Technology news

BBC News - Technology

British entrepreneur sells company to Twitter

Nick D'Aloisio previously sold an app to Yahoo when he was only 17 years old.

Trump to launch new social media platform TRUTH Social

The former US president was banned from Twitter and Facebook following the US Capitol riots.

Robot artist Ai-Da released by Egyptian border guards

Authorities, who held the robot for 10 days, feared that it may have been hiding covert spy tools.

Facebook fined a record £50m by UK competition watchdog

The CMA says the social media giant, which also may be changing its name, deliberately broke rules.

Nearly 45 million received scam calls in three months, Ofcom says

Almost a million people in the UK were misled by calls or messages over the summer.

Nigerian romance scam suspects targeted 100 women - FBI

Eight Nigerian men are charged in South Africa after an international operation involving Interpol.

Activision Blizzard: More than 20 staff leave after harassment claims

The video games giant is attempting to repair its reputation following a series of lawsuits.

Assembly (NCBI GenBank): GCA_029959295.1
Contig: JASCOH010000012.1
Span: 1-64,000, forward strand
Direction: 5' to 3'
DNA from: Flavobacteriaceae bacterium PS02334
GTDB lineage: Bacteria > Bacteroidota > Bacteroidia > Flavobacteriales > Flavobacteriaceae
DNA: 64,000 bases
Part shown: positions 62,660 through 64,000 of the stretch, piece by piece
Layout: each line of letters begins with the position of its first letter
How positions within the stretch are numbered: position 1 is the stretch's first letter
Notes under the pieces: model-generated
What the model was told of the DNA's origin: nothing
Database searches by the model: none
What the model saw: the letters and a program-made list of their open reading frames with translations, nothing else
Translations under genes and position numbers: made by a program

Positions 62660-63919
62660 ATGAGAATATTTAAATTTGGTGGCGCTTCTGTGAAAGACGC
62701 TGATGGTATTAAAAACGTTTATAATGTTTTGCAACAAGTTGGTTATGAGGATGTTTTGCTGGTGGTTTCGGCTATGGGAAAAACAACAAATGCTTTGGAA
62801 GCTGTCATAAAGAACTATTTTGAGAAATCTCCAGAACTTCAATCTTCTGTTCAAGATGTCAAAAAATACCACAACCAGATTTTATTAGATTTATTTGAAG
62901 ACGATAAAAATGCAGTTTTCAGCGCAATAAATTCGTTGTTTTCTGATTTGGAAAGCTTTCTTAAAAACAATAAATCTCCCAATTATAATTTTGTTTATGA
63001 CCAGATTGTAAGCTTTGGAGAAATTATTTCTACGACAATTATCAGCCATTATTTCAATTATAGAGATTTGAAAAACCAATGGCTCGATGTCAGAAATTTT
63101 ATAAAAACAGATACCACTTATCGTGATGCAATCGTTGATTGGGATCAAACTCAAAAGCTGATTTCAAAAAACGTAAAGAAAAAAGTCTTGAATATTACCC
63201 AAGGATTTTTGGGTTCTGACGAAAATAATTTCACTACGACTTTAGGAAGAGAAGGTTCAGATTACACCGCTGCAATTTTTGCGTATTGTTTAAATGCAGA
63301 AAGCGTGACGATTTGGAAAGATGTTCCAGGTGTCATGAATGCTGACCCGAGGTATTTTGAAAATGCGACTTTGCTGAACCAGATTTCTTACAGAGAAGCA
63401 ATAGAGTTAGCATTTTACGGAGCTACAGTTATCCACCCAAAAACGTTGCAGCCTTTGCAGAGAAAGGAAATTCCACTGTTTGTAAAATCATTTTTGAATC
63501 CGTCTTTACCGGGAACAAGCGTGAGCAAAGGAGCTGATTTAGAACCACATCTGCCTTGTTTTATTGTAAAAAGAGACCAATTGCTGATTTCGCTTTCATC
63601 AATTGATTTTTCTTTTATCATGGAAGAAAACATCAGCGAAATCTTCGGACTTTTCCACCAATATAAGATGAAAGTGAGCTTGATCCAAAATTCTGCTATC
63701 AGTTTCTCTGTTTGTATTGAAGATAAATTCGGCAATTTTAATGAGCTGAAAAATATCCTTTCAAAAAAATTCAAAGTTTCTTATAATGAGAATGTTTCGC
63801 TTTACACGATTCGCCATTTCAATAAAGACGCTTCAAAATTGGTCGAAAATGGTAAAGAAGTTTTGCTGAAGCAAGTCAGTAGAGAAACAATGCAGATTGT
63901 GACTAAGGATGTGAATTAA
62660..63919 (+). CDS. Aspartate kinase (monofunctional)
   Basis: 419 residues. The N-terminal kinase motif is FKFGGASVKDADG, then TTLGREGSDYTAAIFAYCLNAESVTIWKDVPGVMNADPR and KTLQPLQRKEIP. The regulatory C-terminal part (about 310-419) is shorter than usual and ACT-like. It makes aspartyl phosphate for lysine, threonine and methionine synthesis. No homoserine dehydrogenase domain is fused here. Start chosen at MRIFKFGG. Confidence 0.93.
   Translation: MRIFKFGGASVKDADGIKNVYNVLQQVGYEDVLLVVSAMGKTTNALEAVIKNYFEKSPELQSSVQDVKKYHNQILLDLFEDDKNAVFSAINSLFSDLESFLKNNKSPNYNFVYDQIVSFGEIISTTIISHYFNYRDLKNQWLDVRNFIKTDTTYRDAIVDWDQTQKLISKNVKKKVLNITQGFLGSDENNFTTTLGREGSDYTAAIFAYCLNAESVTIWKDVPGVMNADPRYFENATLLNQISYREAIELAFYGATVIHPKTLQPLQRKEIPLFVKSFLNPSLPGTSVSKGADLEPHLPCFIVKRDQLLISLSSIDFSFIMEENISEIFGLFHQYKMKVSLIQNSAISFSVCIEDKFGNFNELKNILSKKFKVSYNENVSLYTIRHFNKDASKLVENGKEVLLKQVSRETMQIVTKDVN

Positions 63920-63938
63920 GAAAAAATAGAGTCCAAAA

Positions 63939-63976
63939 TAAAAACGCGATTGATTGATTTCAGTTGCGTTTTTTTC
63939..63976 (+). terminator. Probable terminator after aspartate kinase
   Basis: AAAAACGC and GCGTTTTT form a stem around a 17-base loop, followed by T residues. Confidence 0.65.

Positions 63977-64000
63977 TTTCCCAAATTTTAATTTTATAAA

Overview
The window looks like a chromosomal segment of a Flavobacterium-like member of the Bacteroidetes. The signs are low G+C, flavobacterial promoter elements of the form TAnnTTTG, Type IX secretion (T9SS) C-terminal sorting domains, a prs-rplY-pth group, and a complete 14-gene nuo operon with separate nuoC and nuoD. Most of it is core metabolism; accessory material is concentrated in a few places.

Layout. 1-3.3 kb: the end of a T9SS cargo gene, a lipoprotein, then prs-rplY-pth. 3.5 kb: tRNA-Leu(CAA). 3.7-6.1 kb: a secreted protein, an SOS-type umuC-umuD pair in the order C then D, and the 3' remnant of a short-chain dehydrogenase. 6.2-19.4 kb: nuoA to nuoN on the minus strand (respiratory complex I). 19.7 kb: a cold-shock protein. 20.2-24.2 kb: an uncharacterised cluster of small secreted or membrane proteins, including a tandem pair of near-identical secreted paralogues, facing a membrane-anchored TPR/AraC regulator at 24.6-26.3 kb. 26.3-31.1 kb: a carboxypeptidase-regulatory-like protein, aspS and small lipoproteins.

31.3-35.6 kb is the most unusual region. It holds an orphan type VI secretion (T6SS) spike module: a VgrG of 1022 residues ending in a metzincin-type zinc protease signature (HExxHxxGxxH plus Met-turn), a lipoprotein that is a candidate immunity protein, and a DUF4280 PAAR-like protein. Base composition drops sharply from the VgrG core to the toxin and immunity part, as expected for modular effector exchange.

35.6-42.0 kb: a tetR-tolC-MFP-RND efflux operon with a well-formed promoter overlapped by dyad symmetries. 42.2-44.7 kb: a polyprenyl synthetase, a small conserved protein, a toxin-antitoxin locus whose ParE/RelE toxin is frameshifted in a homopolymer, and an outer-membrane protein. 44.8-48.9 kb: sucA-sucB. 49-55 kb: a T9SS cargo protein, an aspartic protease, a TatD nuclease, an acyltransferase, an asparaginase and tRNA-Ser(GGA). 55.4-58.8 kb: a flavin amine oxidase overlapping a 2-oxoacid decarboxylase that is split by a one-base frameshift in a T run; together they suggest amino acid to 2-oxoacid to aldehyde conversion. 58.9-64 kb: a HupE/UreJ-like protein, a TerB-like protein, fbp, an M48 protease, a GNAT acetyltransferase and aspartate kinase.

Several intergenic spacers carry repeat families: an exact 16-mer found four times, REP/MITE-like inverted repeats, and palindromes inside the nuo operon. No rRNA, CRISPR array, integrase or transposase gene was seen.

Google's Pixel 6 processor brings AI photo features

New AI features such as "magic" photo editing and on-device voice processing come with the new chip.

Can Online Safety Bill tackle social media abuse of MPs?

After Sir David Amess' death, we look at the detail of the Online Safety Bill and what measures it offers.

UK to turn old phones into gold

The Royal Mint plans to recycle gold and precious metals from old phones and laptops.

Facebook settles US worker discrimination claims

The tech giant will pay $14.5m to settle claims it routinely hired foreign instead of US workers.

Schools warned over facial recognition systems

Biometric data is being used by some schools to allow pupils to make contactless lunch payments.

Squid Game helps Netflix subscriptions pick up

The streaming giant added 4.4 million new users in the third quarter as foreign language shows continued to fly.

DNA: How genes could affect our mind and body